Renewing The Vegetable Garden In Fall
Though the days are lovely and warm, night temperatures are dropping once again. As summer fades, the garden soil is still warm enough to make a lovely nursery bed for young vegetables. If you want to enjoy cooking with fall and winter crops, this is the time to tuck in new starts of greens and other cool season vegetables.
Greens are the backbone of my winter garden, since we eat them daily in salads, soups, and stir fries. I love all kinds of kale and have been enjoying all kinds, especially an Italian kind called Lacinato. Its ruggose, crinkled leaves have a lovely, almost sweet flavor and taste terrific in salads as well as all manner of cooked dishes. Redbor is another favorite kale with frilly red foliage. Strip the little leaflets off the main stems and toss them in salads, sandwich fillings, or stir fries for a tender treat. The offspring of these two is called Lacinato Rainbow, and it has crunchy, lacy foliage that runs from rose and purple to soft blue-green.
Kale With Basil and Cherry Tomatoes
1 tablespoon fruity olive oil
1 clove garlic, chopped
1/4 teaspoon sea salt
2 cups kale leaflets, stripped from main stem
1/4 cup basil, stemmed and sliced into ribbons
1 cup cherry tomatoes, stemmed
In a wide, shallow pan, heat oil and garlic to the fragrance point over medium high heat (1 minute). Sprinkle with salt, add kale and stir to coat. Cover pan and cook until tender-crisp (2-3 minutes). Stir in basil and tomatoes, reduce heat to medium low, cover pan and cook until hot through (1-2 minutes). Serve hot. Serves 2.
Renew and Refresh
Before planting, replenish the tired soil with a nice blanket of compost mulch. Wherever beds were emptied by recent harvest, spread 4-6 inches of mature (aged) compost. Anywhere you want to sow seeds of fast growers like spinach, lettuce, kale and arugula,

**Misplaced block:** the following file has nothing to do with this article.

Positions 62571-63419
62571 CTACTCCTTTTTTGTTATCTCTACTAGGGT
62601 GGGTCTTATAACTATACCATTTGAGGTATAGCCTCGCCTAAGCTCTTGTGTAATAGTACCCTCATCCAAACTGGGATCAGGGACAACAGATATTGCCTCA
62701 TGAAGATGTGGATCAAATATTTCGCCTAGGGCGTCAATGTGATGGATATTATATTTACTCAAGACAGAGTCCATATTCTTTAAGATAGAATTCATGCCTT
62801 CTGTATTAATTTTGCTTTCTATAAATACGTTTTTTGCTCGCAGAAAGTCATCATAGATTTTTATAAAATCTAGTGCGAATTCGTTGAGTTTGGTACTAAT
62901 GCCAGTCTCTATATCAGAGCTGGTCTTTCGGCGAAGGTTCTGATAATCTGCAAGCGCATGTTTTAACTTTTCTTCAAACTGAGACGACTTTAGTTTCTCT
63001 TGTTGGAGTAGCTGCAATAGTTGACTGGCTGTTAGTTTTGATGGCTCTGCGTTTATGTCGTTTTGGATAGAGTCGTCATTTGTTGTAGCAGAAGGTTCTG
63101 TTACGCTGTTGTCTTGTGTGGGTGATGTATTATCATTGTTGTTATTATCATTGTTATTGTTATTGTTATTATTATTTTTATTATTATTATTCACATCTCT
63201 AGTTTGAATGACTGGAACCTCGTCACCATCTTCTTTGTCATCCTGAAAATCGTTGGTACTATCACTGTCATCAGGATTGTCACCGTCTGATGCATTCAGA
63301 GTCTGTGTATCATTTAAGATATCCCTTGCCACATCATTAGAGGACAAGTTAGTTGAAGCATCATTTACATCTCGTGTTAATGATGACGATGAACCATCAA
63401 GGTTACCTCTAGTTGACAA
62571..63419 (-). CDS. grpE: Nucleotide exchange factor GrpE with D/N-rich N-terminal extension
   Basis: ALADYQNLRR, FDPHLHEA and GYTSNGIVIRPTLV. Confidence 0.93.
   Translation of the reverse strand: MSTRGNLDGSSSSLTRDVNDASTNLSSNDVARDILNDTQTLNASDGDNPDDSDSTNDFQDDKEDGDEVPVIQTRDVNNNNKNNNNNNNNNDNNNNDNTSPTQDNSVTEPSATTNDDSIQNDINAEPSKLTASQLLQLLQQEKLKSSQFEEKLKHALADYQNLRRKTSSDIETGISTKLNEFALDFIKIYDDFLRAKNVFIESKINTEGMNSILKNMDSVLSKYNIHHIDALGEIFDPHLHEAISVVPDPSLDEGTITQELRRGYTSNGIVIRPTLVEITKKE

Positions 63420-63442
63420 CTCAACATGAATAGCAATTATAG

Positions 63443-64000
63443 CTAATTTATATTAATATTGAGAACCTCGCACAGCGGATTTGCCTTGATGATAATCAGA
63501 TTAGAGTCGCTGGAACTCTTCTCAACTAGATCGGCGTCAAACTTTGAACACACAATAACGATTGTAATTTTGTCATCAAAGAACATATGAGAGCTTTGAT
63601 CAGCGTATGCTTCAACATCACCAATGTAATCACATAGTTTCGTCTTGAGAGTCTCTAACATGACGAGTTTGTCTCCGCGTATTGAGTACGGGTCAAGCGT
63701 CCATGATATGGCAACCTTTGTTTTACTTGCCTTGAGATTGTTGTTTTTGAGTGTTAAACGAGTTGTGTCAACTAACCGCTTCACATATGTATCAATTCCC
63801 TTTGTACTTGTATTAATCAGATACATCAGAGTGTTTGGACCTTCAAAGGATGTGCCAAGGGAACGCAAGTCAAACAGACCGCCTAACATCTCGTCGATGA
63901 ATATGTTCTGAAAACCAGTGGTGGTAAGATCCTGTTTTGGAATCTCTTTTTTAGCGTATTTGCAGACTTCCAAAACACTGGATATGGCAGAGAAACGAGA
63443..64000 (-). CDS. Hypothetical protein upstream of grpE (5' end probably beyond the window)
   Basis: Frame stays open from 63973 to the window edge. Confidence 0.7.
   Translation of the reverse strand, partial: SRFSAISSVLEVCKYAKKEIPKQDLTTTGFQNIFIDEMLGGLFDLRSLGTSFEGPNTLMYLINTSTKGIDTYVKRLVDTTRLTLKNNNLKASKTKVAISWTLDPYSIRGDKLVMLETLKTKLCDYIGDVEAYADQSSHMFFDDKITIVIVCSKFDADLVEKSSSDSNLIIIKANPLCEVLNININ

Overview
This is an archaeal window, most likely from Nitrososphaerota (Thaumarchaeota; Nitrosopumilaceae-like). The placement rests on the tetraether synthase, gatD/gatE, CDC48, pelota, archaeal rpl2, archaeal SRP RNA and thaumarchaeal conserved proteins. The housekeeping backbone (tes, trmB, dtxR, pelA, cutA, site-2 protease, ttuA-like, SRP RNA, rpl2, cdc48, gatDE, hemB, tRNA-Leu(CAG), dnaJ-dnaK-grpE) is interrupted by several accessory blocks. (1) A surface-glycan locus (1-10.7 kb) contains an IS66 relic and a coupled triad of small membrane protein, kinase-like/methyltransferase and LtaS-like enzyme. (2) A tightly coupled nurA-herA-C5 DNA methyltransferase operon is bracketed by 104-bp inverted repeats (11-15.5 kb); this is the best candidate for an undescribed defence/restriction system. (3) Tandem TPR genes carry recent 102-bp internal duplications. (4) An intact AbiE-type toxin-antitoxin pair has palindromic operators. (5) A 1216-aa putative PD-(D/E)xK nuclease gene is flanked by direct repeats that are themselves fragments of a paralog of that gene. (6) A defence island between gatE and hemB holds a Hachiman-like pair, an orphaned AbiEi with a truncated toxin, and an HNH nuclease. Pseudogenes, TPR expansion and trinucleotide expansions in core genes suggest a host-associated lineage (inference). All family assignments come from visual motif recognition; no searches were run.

blend the refreshing compost in with the soil, then top dress with an extra inch or so to keep weeds from sprouting.
Give the rows plenty of room, sowing your seeds at least a foot apart to allow for rapid growth in the warm autumn air. Until fall rains arrive for good, you’ll need to keep the seedlings and starts evenly moist. Plan on watering on hot days, at least three times a week through the month (or longer).
Onward With Onions
This is also a good time to set out onions sets. Look for Walla Walla Sweet onions as well as yellow and white onions. Both garlic and shallots make good fall crops as well. Leeks are a classic fall and winter crop, improving in flavor after frosty nights. These slow growers take at least three months to size up, so seedlings set out now won’t find their way to your kitchen until late winter or early spring. However, you can set out sturdy starts now and expect to harvest them around Thanksgiving.
If your Brussels sprouts tend to get aphids, try growing any of the splendidly handsome Italian versions with red stems and sprouts. As tasty as they are lovely, these sprouts hardly ever suffer pest damage.
A Gaggle of Greens
If you missed the window for sowing lettuce, arugula, and other greens, you should be able to find starts now at your local nursery. These are never available until the summer heat starts to dissipate, since they prefer growing in cooler conditions. Set your starts in now and you’ll be enjoying fresh salads through fall and into winter.
Spinach loves the cooling nights and warm days of fall and you can often get several crops in if you sow short rows every two weeks for the next month or so. You can also get in a few short rows of arugula, corn salad, and radicchio if you sow them right away. Otherwise, look for starts and set them 6 inches apart for fall and early winter harvest.
Quicker From Starts
Many of the Oriental greens like Chinese mustard, joi choy, and pak choi will size up quickly from a late summer planting and be ready to eat within about 40 days. Tender Florence fennel bulbs take about 60 days to fatten up from starts, but can be left in the ground to harvest all winter.
One of the most beautiful winter crops is chard, of which there are many lovely forms. The prettiest is a Swiss chard strain called Bright Lights, with gorgeous stems and leaf veins in glowing ruby, hot yellow, sizzling pink, and sunset orange. The young leaves retain their color well and are delicious sliced into fine ribbons for raw salads or used to garnish soups and stews.